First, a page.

"This study is remarkable in that it links microscale remodeling of dendritic spine architecture to behavioral performance in adult mice, outside of the developmentally relevant critical period. The results pave the way for interesting future questions to address ..."read more...
Welcome to the website of the Computational Biology Lab
About our research
Computational Neuroscience Projects
We are interested in understanding how dendrites and their integrative properties contribute to learning and memory functions. Towards this goal, we build abstract mathematical as well as detailed biophysical models of neural cells and circuits across multiple brain regions (hippocampus, amygdala, PFC) and abstraction levels (single neurons, microcircuits, neuronal networks). We then use the models to study how the anatomical, biophysical and plasticity properties of dendrites contribute to memory functions.read more...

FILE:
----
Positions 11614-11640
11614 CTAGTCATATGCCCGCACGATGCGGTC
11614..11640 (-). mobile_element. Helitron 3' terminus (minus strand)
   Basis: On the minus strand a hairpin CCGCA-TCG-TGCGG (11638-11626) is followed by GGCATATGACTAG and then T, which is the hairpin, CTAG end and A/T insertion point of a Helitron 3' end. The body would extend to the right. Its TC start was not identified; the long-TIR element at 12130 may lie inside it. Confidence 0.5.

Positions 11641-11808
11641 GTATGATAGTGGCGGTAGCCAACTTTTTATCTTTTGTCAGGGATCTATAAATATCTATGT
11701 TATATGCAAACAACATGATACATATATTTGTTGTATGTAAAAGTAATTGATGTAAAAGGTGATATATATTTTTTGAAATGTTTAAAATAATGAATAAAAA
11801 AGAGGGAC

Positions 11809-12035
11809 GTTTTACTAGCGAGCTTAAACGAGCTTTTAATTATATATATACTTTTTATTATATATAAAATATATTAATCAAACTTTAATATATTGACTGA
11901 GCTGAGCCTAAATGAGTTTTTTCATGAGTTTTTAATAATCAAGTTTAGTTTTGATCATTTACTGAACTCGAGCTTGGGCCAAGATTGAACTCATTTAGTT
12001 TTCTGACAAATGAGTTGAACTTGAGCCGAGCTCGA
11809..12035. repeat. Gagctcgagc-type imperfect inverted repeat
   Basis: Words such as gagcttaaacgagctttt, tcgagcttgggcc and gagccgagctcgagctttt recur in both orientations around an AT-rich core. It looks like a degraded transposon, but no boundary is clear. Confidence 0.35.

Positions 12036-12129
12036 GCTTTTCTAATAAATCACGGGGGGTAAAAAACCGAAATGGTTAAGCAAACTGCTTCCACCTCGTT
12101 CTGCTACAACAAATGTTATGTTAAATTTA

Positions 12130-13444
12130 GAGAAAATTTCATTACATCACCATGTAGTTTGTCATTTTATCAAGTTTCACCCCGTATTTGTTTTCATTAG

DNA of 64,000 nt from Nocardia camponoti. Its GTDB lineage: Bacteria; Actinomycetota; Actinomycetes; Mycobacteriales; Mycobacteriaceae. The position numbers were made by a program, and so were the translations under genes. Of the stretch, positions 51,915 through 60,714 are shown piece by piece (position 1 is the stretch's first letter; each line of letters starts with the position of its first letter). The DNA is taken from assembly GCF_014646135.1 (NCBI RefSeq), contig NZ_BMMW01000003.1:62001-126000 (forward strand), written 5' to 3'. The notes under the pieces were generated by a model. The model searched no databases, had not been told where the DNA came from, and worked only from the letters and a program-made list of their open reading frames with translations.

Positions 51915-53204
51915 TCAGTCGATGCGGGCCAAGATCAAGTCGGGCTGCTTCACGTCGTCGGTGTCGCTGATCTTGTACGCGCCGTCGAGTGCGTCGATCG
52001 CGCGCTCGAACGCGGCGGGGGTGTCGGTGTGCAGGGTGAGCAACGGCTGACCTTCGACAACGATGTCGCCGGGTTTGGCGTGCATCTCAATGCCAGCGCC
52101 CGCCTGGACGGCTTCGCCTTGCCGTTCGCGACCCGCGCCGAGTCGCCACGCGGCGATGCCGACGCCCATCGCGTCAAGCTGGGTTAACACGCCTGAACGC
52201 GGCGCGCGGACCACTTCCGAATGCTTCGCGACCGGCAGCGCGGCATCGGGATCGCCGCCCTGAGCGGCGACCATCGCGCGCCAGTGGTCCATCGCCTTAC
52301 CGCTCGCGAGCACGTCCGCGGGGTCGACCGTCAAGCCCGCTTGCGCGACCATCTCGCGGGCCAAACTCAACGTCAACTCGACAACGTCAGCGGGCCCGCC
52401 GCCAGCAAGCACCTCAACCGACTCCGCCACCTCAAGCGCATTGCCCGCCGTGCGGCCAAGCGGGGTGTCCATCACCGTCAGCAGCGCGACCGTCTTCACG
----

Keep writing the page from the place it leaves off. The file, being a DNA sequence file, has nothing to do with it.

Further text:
We focus on developing computational methods and tools for (a) analyzing large-scale gene expression data related to human cancer in search for gene markers and disease sub-categories, (b) identifying regulatory elements such as miRNA precursors and their targets in whole genomes of plants and mammals, (c) building theoretical models of gene regulatory networks. Our methodological approaches include (a) novel clustering and feature selection algorithms, (b) machine learning algorithms such as artificial neural networks, hidden Markov models etc.read more...
WEF ERC IdeasLab 2014
Our publication in Nature Communications is recommended by F1000 for its special significance in the field
The laboratory of Dr. Alcino Silva at the University of California Los Angeles joined forces with the lab of Dr. Poirazi at IMBB-FORTH in order to explain why the "banding together" of synapses in dendrites relates to better learning and memory. The work is published in the scientific journal Nature Communications, and is likely to have important implications for memory-related dysfunctions.
Dr. Poirazi joins 65 other outstanding researchers who have been newly-elected to the organisation which promotes excellence in the life sciences. There are currently 1700 EMBO members and more than 59 Nobel laureates amongst the membership.